Demodectic / Demodex Mange Demodectic mange is caused by an overpopulation of Demodex canis, a mite that occurs naturally in the hair follicles of most dogs. In most dogs, these mites never cause problems. However, in certain situations, such as an impaired immune system, intense stress, or malnutrition, the mites can reproduce too rapidly, causing anything from mild irritation and hair loss on a tiny patch of skin to severe inflammation, infection, and in rare cases a life - threatening condition. Small patches of demodicosis often correct themselves over time, although treatment is usually recommended. Minor cases of demodectic mange usually do not cause much itching but might cause pustules on the dog's skin, redness, scaling, hair loss, or any combination of these. It most commonly appears first on the face, around the eyes, or at the corners of the mouth, and on the forelimbs. In the more severe form, which usually develops in dogs who have previously suffered minor cases, hair loss can occur in patches all over the body and might be accompanied by crusting, pain, enlarged lymph nodes, and skin infections.
This variety of mange is not generally contagious - these mites thrive only on very specific hosts (dogs) and transmission usually occurs only from the mother to nursing puppies during the first few days after birth.
Sarcoptic Mange Also known as Canine Scabies, sarcoptic mange is a highly contagious infestation of Sarcoptes scabei canis, a burrowing mite. The canine sarcoptic mite can also infest humans and cats, although usually not severely, as its natural host is dogs. These mites dig into and through the skin, c+ausing intense itching and crusting that can quickly become infected. Hair loss and crusting frequently appears first on elbows and ears. Skin damage can occur from the dog's intense scratching and biting. Affected dogs need to be isolated from other dogs and their bedding, and places they have occupied must be thoroughly cleaned. Shaving is sometimes warranted.
Allergies Allergies are another common cause of skin problems. A dog, like a human, can be allergic to almost anything. Dog allergies are also known as several names, the most common are atopy, allergic skin disease, or allergic inhalant dermatitis. Other common causes of allergies in dogs are pollen, dust, mold, grass, food, shampoos to even carpet cleaners and powder deodorizers. Canine dog skin allergy symptoms include rashes, very itchy skin, scratching constantly, rubbing the face often and/or frequently chewing on their paws Others will have red hot to the touch ears, and/or frequent ear, bacterial and yeast infections may occur. Owners wishing to know the exact causes of their dog's allergies can have their veterinarian do allergy testing. Once the nature of the allergy is determined, the cause can possibly be removed from the dog's every day life. If the allergy is from things that are uncontrollable such as pollen, grass and mold spores, the veterinarian can arrange to have an antigen made up specifically for the dog. This will be administered by injection and will usually show dramatic results.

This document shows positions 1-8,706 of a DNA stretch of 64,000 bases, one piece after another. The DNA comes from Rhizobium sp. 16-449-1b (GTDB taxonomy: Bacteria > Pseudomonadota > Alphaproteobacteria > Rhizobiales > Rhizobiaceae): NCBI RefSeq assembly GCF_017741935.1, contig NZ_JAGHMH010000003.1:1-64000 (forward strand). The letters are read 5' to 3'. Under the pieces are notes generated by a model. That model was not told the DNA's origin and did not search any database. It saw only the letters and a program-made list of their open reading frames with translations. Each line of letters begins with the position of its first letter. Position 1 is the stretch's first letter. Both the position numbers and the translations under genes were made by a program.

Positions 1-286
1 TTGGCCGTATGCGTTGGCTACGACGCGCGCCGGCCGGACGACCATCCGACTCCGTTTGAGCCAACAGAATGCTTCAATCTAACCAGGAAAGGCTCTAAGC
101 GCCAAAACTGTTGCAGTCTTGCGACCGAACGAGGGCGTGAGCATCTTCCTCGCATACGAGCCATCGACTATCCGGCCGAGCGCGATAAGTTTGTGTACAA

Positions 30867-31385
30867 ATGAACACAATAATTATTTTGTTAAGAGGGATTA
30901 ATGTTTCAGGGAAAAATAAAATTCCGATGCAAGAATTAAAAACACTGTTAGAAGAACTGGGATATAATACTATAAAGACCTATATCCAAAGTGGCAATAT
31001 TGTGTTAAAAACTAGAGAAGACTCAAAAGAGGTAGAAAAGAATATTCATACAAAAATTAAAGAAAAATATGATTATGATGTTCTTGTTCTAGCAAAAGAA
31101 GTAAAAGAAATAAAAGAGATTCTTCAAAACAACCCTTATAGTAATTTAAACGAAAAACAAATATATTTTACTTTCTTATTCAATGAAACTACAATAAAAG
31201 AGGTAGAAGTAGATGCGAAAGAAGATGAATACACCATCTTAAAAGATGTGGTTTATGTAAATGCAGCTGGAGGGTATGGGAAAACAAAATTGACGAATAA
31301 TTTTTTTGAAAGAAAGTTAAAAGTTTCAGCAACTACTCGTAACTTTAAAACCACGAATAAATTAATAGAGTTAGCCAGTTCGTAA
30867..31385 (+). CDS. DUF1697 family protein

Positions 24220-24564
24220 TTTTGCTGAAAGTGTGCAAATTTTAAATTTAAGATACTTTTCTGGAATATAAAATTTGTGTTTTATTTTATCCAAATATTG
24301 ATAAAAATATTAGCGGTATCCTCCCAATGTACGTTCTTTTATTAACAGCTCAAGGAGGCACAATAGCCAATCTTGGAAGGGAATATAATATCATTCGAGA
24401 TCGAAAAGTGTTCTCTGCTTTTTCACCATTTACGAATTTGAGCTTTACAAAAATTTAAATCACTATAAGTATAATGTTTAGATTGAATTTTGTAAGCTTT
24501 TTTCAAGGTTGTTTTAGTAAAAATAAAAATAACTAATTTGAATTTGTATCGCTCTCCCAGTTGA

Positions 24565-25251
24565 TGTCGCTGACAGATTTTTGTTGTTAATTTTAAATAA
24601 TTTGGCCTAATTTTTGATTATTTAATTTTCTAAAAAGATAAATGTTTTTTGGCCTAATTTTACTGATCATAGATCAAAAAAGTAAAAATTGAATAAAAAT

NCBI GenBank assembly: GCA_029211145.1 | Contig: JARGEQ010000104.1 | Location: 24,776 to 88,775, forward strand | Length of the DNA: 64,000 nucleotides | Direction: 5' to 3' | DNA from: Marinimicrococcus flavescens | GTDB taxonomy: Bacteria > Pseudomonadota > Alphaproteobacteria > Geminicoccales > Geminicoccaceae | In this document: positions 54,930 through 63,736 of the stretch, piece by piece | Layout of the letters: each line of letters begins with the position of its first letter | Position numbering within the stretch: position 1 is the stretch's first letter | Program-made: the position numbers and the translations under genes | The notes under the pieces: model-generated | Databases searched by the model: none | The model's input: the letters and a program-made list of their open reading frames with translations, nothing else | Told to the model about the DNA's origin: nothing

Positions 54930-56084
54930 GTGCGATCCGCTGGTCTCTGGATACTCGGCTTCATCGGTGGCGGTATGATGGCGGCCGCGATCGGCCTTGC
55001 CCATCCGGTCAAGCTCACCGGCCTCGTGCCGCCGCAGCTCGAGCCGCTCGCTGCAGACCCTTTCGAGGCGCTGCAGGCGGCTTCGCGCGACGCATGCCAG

Other Common Skin Problems:
Flea allergies are seen on a regular basis by veterinarians, this is caused by an allergic reaction to the slavia produced by the flea.
Bacterial Infections Bacterial infections are often a secondary infection to another conditions. A dog that has scratched or rubbed at an area and left opened skin without proper cleansing or antibiotic treatment will often have a bacterial infection set in. The infected area or wound becomes red, swollen, warm to the touch and very painful. This infection can worsen and cause a discharge of pus that will require a veterinarian to treat.
Dry skin: Often scratching can start when the dog's skin is very dry. This can be overcome with the variety of moisturizing shampoos and home remedies such as Emu oil, apple cider vinegar or witch hazel. A variety of factors can also cause dry skin such as cold weather, hot dry winds and diet.
Hot spots are usually seen in dogs that have heavy, dense coats like the Collie, Samoyed, German Shepherd and so on. Hot spots seem to appear overnight and without warning. They worsen quickly as the dog licks and chews at the skin to find relief from the pain caused by the moist, swollen, foul smelling area. Hot Spots can cause incredible amounts of surface damage within 12-48 hours. The initial irritant could be anything that itches from an insect bite, an ear infection, a matted coat, or anal gland irritation, and most commonly a local reaction to fleas and ticks. Treatment includes thorough cleaning, topical and systemic antibiotics, and anti - inflammatory agents.